Future IDs at Alcatraz Community Programs

It used to be you couldn’t hang out with other people who’d been incarcerated. That would have been an instant violation. But who can support you if they don’t have that experience? A lot of reframing among correction authorities is realizing that. That community brings personal support and inspires; it shows that a second chance is possible.            

Kirn Kim, core project collaborator

Future IDs at Alcatraz centered the reentry community and other justice impacted individuals by holding civic space for stories of trauma, transformation, and resilience. Throughout the year, the exhibition served as a container for a total of 27 community programs and events that focused on the criminal justice system and its impact on individuals and communities. This focus played a critical role in helping to expand the ongoing work of Alcatraz as an International Site of Conscience. 

The platform invited others to come in and use it in a way that forwarded the things they cared about. Programs were curated based upon shared intentions and desires around reframing the narrative of reentry. Future IDs at Alcatraz became a social-physical device: a process for softening boundaries and mutual learning where transformation could occur. Stand by Your Art was a recurring feature of our programs and involved artist-participants who made future IDs (or their family member representatives) discussing their artworks with visitors. These incredibly resonant conversations were an important way in which Future IDs at Alcatraz helped to shift the narrative around reentry, reintegration, and second chances.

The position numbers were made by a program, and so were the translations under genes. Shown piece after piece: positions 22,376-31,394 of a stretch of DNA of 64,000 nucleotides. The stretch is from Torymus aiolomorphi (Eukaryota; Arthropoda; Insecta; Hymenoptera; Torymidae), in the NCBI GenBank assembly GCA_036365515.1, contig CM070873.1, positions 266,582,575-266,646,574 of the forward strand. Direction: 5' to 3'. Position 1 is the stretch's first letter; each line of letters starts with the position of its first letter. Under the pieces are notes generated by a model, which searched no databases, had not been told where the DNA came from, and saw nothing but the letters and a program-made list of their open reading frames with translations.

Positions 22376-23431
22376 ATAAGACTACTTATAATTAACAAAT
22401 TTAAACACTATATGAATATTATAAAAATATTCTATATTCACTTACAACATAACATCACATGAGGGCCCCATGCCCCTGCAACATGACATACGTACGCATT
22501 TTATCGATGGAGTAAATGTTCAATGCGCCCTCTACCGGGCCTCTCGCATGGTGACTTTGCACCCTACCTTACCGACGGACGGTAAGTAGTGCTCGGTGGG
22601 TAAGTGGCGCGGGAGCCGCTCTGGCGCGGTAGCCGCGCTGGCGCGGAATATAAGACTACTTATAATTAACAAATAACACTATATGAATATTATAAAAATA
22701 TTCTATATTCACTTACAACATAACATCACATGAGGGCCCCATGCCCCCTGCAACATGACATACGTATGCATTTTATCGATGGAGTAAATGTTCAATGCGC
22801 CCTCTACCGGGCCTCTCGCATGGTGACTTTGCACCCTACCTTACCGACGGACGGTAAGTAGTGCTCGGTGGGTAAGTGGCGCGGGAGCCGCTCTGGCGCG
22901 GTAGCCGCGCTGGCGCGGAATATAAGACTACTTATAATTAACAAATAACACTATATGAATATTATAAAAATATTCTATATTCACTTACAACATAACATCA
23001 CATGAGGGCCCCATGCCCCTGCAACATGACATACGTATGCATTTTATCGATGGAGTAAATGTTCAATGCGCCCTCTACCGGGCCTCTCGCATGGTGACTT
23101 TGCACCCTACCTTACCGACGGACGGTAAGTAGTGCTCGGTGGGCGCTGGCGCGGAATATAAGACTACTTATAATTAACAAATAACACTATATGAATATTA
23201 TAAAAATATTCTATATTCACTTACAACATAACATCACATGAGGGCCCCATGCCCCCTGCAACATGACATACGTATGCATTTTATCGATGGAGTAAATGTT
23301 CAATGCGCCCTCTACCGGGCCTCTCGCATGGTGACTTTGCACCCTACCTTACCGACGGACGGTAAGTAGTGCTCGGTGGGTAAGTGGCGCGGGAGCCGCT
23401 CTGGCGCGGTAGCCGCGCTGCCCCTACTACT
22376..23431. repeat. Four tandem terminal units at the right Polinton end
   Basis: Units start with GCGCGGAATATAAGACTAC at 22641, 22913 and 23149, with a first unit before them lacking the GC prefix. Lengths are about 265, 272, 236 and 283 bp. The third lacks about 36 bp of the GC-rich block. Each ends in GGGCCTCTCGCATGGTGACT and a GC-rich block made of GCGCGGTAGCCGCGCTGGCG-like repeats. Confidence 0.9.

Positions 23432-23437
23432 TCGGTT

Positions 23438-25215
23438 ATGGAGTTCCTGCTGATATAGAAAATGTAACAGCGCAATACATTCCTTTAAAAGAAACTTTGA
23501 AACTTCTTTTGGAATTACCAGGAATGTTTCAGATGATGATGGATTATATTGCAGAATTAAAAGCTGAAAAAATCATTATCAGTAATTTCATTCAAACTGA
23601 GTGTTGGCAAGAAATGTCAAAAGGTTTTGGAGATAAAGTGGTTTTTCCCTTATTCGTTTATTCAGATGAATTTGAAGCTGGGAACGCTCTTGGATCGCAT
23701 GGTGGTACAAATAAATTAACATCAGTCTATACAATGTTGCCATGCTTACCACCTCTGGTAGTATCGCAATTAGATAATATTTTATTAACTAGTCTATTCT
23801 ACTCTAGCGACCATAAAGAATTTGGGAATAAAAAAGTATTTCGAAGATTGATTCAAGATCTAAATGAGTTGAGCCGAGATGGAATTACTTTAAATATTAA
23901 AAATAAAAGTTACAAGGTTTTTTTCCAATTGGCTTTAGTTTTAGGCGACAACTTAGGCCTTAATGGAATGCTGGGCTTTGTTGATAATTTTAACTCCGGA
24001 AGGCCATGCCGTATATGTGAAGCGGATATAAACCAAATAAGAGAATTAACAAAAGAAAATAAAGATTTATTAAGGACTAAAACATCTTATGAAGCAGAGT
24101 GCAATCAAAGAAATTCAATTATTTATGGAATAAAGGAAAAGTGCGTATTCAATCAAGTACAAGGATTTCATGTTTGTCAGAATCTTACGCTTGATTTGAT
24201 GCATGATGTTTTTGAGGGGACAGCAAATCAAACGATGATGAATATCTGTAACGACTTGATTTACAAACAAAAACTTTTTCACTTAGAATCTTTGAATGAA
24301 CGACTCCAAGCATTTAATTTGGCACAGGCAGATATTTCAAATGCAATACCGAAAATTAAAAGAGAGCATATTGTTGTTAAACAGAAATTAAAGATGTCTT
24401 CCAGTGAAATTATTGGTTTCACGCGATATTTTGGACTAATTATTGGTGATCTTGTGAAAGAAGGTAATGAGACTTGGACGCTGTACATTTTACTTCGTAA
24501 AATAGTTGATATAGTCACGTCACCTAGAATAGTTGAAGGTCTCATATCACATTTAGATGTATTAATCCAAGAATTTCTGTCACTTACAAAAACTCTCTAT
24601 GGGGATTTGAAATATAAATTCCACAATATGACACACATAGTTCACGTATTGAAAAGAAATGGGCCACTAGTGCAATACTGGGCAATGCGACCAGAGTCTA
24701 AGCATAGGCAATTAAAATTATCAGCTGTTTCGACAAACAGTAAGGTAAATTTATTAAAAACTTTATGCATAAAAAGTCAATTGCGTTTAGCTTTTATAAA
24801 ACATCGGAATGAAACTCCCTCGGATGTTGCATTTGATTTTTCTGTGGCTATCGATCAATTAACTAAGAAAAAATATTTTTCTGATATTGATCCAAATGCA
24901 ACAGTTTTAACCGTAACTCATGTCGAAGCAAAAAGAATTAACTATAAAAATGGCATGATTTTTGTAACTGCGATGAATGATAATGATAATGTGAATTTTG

The primary programs happened on the third Saturday of each month, adding a deeper dimension to the exhibition with a full day of performances, workshops, and roundtable discussions. These community programs were co-developed with system-impacted individuals and organizations invested in social justice issues and working to improve life after incarceration. Because not all experiences were compatible with the standard Alcatraz visitor experience, these groups got to decide what portion of those activities were opened or closed to the public based upon the needs and interests of their constituencies.

Space for Processing and Reflection

By centering our programs on justice-impacted individuals, Future IDs furthered the work of Alcatraz as an International Site of Conscience. Importantly, we refined techniques for holding civic space for stories of trauma, transformation, and resilience. We designated a safe, separate Space for Processing and Reflection after realizing that experiencing Alcatraz, combined with programmatic content, could evoke deep feelings, especially for formerly incarcerated people or their loved ones.